To determine whether laboratory markers of methanol ingestion and subsequent toxicity can serve as predictors of visual outcomes in patients.
Retrospective medical record review of 122 patients in a cluster outbreak of methanol poisoning. Data collected included history, complete ocular and systemic examination details, time to presentation, amount of alcohol ingested, and results of laboratory investigations, such as hemogram, glucose levels, hematocrit level, arterial pH, methanol levels, potassium and bicarbonate levels, and anion and osmolar gap determination, as well as hepatic and renal function tests. Therapy administered consisted of ethyl alcohol, sodium bicarbonate, and nutritional supplements, with hemodialysis in severe cases. Visual acuity (VA), pupillary reaction, and optic disc findings were assessed at presentation and 3 months after discharge. Patients were classified according to their visual disturbance: transient (group 1) or permanent (group 2). Appropriate statistical analysis was performed. Outcome measures included determining the association between biochemical markers of methanol poisoning and final VA.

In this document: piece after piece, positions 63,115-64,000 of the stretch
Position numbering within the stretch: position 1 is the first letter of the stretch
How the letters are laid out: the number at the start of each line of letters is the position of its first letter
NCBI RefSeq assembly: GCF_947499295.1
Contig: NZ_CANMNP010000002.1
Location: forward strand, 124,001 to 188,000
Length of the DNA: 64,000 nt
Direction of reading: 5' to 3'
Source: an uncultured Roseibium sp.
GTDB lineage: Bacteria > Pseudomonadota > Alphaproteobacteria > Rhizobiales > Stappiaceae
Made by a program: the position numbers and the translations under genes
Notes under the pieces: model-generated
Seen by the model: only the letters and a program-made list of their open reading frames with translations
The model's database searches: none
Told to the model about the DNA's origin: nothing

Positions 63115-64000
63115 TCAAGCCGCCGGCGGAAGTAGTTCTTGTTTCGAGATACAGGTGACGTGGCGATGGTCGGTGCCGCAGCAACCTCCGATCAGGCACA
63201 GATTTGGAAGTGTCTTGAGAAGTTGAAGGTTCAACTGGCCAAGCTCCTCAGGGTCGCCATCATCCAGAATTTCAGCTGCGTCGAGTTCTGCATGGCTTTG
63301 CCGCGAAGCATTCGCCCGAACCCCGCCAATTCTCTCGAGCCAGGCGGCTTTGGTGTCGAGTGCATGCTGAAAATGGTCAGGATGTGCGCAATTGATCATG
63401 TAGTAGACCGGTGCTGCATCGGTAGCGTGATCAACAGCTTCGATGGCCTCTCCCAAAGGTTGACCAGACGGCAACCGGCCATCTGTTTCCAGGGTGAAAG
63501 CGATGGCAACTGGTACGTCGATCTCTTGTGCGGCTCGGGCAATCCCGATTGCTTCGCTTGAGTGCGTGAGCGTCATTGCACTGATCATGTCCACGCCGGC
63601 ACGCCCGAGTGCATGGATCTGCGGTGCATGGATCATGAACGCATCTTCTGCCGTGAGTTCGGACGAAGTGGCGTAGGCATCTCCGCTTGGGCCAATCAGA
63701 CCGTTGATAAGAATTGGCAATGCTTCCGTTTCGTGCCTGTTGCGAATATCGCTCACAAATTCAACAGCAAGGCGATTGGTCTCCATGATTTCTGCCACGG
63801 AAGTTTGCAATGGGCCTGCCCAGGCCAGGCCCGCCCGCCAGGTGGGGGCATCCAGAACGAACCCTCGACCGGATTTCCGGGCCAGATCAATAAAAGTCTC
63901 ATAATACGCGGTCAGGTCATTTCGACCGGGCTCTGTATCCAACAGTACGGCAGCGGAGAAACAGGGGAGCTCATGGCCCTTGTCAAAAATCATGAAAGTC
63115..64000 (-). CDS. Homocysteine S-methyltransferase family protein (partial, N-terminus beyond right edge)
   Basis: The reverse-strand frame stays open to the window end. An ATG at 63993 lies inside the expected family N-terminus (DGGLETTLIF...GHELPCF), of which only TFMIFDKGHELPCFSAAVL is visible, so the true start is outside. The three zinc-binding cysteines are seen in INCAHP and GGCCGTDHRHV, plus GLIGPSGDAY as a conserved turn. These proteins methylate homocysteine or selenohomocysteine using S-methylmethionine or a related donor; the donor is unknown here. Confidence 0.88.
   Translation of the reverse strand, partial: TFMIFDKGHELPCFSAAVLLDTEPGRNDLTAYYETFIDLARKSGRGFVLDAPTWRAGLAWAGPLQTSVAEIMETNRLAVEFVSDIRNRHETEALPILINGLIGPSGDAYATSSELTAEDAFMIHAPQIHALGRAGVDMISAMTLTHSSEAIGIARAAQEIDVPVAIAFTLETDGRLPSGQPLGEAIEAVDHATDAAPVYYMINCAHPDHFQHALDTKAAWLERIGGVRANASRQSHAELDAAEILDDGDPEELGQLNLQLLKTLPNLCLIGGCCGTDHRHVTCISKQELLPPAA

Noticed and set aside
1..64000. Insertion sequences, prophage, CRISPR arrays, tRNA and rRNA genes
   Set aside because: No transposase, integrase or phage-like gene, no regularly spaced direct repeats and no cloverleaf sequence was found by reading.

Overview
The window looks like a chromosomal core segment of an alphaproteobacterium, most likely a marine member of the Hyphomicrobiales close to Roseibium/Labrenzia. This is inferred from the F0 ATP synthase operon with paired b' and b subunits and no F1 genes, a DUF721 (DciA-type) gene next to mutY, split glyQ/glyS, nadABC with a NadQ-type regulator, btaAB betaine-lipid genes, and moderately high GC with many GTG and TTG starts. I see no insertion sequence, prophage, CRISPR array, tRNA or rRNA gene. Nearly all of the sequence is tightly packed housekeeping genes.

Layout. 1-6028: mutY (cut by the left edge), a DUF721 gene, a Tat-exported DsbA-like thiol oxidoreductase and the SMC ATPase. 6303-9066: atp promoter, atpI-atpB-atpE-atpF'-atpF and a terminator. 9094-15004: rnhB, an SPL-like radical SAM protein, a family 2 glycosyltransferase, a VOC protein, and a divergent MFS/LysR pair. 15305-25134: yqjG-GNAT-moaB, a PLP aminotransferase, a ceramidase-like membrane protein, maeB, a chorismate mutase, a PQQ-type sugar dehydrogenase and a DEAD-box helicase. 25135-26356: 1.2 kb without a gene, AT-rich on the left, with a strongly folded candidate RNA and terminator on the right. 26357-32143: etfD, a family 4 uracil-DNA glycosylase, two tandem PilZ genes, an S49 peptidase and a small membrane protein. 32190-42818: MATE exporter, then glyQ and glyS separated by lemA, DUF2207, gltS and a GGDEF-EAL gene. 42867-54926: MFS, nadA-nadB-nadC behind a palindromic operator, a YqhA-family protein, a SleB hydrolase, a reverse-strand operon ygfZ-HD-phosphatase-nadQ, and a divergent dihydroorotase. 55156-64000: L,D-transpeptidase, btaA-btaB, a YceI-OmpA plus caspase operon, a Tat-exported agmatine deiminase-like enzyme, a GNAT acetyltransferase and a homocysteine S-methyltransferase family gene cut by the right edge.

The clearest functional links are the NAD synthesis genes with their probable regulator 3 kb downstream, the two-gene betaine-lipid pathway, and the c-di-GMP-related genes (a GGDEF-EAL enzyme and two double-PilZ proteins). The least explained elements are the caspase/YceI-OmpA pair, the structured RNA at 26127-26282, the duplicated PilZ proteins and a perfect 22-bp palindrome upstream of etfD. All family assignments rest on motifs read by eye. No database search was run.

A total of 122 patients (1 female and 121 male) were admitted for treatment; of these, 10 died. Only 1 patient showed a 2-line drop in VA. pH was the strongest predictor of final VA and improvement in VA among all markers. The odds that a patient with an initial pH greater than 7.2 would have only transient visual disturbances were high (odds ratio, 31; 95% CI, 6-149).
The degree of acidosis at presentation appears to determine final VA; early presentation and treatment did not seem to significantly alter the visual outcome, especially in severe poisoning.